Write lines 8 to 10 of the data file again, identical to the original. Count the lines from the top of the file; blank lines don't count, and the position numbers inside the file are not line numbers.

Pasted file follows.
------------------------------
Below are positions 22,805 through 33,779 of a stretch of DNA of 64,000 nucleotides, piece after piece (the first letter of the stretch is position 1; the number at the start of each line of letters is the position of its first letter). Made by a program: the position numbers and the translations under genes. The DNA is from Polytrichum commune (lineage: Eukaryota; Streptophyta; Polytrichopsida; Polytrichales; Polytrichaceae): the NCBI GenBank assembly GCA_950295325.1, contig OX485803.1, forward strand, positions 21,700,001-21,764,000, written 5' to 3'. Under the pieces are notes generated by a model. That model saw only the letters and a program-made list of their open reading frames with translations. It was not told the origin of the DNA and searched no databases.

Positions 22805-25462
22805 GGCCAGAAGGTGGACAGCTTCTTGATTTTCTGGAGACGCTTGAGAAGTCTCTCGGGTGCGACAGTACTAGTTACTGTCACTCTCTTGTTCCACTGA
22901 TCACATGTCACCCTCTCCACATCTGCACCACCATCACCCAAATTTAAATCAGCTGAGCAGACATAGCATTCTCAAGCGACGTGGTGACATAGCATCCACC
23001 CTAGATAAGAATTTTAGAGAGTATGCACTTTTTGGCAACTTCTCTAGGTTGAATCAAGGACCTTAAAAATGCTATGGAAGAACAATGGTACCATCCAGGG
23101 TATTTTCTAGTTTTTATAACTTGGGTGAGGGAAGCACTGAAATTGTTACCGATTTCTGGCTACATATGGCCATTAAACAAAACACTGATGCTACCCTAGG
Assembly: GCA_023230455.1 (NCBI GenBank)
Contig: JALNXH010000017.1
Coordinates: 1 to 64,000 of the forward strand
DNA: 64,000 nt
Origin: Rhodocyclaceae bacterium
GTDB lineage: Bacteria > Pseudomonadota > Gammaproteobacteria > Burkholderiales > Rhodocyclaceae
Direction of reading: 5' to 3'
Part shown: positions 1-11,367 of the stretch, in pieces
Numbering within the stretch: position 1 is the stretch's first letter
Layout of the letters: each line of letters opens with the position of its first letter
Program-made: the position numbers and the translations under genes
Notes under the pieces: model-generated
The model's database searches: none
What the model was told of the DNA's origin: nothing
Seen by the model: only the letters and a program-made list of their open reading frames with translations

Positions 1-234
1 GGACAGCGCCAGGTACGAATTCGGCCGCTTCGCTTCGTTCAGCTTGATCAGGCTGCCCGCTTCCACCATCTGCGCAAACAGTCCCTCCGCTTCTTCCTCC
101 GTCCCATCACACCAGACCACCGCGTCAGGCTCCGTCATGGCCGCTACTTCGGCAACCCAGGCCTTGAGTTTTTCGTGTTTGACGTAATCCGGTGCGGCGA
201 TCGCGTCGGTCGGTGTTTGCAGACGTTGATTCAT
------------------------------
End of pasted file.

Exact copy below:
Contig: JALNXH010000017.1
Coordinates: 1 to 64,000 of the forward strand
DNA: 64,000 nt